Think of it as a cross between musical chairs and a segment on the public radio show “Wait, Wait, Don’t Tell Me!”: The gradual seat-shrinking, followed by a game where they see if we’re smart enough to figure out what they’re doing. Or if they’re lying.
I mention this because we recently heard from Glenn Leonard, who was trying to find a little comfort on an upcoming Delta Air Lines flight. And the airline seemed determined to deny him.
“We booked Comfort Class for our trip from Atlanta to Johannesburg,” he says. He and his wife, Mary, paid extra for a coveted bulkhead seat.
Then Delta had several equipment changes, which not only left the couple in lesser economy class seats (Economy Discomfort?) but separated the couple. It happened several times.
Oh, and they’re loyal frequent fliers. You’re welcome.
“They offered a full refund of our upgrade charge, which I now understand is required anyway,” he says. But in order to switch seats and sit together on the long flights, Delta is asking for another $250 – a “seat change” fee, he says. I’ve never heard of that, but at this point, nothing would surprise me.
The fix? After all the trouble of getting the premium seats, then losing them, then getting them back, and then losing them again, “We would appreciate a bump to business class either way — or both,” he says.
I think the Leonards are entitled to the seats they initially booked, and as loyal Delta customers, the airline should take care of them.
But a more interesting question is: How did we get here?
It all depends on your perspective. Let’s start with the airline point of view. According to their narrative, the Airline Deregulation Act of 1978 unshackled an overregulated industry, allowing it to offer the products air travelers really wanted.
And what did customers crave? Above all else, cheap seats. In order to offer those cheap seats, airlines began carefully and legally cutting their product, moving the seats closer together, unbundling their tickets, and consolidating.
And now we have the free market at its apex(or nadir): Three incredibly profitable legacy airlines and a marginally competitive industry. But hey — what’s good for airlines is good for passengers, right?
The consumer perspective is a little different, when it comes to seat size. The government’s deregulation of the airline industry was careless and hurt consumers. They see the pre-deregulation economy class seats as reasonable, with their 36 inches of pitch and 18 inches of width. They see what we have now — in some cases, seats approaching 28 inches of pitch — as inhumane.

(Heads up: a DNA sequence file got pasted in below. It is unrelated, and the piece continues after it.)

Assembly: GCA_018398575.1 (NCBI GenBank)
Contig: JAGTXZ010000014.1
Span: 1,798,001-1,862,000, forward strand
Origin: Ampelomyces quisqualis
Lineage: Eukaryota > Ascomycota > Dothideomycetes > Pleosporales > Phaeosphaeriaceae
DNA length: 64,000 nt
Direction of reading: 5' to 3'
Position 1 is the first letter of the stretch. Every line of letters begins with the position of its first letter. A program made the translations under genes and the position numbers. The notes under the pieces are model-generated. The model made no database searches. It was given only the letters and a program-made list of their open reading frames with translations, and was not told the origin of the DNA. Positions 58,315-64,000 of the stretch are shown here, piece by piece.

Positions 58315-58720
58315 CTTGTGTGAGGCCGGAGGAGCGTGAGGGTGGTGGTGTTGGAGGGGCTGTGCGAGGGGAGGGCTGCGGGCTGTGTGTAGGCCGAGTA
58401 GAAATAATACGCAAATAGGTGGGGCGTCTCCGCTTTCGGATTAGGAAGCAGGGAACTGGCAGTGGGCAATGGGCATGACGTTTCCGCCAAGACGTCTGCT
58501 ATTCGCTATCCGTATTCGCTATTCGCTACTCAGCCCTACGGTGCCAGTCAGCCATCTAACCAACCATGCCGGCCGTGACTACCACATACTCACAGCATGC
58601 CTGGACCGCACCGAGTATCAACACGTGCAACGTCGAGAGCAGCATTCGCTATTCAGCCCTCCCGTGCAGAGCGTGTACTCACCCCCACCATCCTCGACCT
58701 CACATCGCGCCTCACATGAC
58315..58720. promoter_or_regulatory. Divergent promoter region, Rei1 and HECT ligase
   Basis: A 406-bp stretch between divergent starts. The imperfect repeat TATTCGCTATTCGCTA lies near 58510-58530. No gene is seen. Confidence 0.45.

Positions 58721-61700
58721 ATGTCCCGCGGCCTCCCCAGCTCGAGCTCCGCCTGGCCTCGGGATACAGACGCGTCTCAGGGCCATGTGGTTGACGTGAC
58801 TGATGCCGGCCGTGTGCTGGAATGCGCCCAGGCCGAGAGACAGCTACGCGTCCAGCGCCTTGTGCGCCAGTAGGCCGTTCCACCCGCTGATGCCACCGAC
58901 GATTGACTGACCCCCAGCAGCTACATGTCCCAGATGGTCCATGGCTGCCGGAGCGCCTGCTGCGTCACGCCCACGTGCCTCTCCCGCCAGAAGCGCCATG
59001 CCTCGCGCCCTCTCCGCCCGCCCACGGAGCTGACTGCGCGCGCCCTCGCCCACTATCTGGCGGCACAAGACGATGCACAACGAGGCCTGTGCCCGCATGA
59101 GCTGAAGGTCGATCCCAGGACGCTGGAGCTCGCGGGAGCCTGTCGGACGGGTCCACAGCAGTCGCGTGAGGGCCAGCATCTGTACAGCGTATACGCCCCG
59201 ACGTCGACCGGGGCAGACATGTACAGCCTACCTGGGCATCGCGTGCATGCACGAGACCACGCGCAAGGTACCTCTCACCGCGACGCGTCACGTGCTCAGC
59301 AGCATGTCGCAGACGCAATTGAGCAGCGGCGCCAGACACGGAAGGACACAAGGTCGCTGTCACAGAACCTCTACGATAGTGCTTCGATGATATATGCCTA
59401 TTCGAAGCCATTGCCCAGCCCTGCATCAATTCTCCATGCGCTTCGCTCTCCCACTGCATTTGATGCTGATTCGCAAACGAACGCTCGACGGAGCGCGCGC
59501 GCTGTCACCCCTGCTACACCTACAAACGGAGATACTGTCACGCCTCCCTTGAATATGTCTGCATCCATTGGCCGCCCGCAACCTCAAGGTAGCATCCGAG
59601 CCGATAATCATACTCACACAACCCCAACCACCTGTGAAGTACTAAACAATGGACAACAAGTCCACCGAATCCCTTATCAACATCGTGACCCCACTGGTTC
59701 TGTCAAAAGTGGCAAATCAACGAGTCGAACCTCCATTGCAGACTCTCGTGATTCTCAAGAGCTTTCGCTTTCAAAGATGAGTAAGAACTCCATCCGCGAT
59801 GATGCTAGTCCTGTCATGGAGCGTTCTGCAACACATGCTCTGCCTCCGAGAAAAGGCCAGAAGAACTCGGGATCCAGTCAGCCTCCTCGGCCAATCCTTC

Passengers never asked for unbundling or for the seats to be moved closer together. Are they price-sensitive? Sure, but airlines are hardly the only ones with bargain-conscious customers. That doesn’t automatically mean people want half a product.
Air travelers are also upset that even as their seats have become smaller, the total cost of travel, once you factor in all the fees and ancillary charges, has not fallen in tandem. In fact, fares are headed higher.
According to the passenger narrative, they are losing while the airlines are winning.
All of which brings us back to Leonard and the fascinating nomenclature of post-deregulation economy class. He’s looking for a standard economy class seat, what Delta now calls “Economy+.” That’s an interesting choice of words. It implies the rest of economy class is minus.
Leonard is just looking for a little dignity on a 15 1/2-hour flight to South Africa. He would have had this dignity if he’d flown in economy class 30 years ago. No airline then would have imagined shrinking his seat pitch down to a knee-crushing 31 inches or less. Now he has to fight for one of the few seats that have a little more space.
And the thing is, Delta has him exactly where it wants him. He participates in its addictive, bait-and-switch loyalty program. He’s willing to pay more just to get a little basic comfort back. And Delta is behaving like a slavemaster. It’s jerking him around with excuses of equipment changes.
This, my friends, is exactly what’s wrong with air travel. Airlines managed to convince us we wanted these tiny seats and that being deregulated is wonderful for everyone. But passengers faced with spending half a day on a plane know better.
This isn’t the free market at its best. It’s the free market run amok.
When we have to beg an airline to treat us with respect, when we play its games and speak its dishonest language, we immerse ourselves into an artificial reality of half-truths and outright lies. No one except the airline’s avaricious shareholders wanted this. And no one deserves this.